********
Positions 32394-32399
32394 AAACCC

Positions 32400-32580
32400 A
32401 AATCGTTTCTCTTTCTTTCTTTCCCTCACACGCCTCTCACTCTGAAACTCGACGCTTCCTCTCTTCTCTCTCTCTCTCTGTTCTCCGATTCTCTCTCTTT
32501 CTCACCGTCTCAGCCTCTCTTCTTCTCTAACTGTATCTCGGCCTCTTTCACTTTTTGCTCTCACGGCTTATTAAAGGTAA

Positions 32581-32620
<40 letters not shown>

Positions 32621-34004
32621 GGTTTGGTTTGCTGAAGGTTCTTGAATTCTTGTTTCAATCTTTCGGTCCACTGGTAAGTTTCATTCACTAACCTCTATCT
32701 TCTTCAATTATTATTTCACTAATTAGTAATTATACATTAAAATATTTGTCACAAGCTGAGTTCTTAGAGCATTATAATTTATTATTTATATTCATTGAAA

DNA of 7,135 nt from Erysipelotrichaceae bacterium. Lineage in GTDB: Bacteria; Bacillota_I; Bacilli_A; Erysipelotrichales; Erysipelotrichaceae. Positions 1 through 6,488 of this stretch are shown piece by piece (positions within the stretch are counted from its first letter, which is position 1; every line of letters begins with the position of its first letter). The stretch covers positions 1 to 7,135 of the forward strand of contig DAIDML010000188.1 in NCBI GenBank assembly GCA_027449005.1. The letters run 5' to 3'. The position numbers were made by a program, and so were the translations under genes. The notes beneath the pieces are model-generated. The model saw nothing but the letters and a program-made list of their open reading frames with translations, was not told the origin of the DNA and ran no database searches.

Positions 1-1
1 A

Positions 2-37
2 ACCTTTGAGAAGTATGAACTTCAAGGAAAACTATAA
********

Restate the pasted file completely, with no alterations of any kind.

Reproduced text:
Positions 32394-32399
32394 AAACCC

Positions 32400-32580
32400 A
32401 AATCGTTTCTCTTTCTTTCTTTCCCTCACACGCCTCTCACTCTGAAACTCGACGCTTCCTCTCTTCTCTCTCTCTCTCTGTTCTCCGATTCTCTCTCTTT
32501 CTCACCGTCTCAGCCTCTCTTCTTCTCTAACTGTATCTCGGCCTCTTTCACTTTTTGCTCTCACGGCTTATTAAAGGTAA

Positions 32581-32620
<40 letters not shown>

Positions 32621-34004
32621 GGTTTGGTTTGCTGAAGGTTCTTGAATTCTTGTTTCAATCTTTCGGTCCACTGGTAAGTTTCATTCACTAACCTCTATCT
32701 TCTTCAATTATTATTTCACTAATTAGTAATTATACATTAAAATATTTGTCACAAGCTGAGTTCTTAGAGCATTATAATTTATTATTTATATTCATTGAAA

DNA of 7,135 nt from Erysipelotrichaceae bacterium. Lineage in GTDB: Bacteria; Bacillota_I; Bacilli_A; Erysipelotrichales; Erysipelotrichaceae. Positions 1 through 6,488 of this stretch are shown piece by piece (positions within the stretch are counted from its first letter, which is position 1; every line of letters begins with the position of its first letter). The stretch covers positions 1 to 7,135 of the forward strand of contig DAIDML010000188.1 in NCBI GenBank assembly GCA_027449005.1. The letters run 5' to 3'. The position numbers were made by a program, and so were the translations under genes. The notes beneath the pieces are model-generated. The model saw nothing but the letters and a program-made list of their open reading frames with translations, was not told the origin of the DNA and ran no database searches.

Positions 1-1
1 A

Positions 2-37
2 ACCTTTGAGAAGTATGAACTTCAAGGAAAACTATAA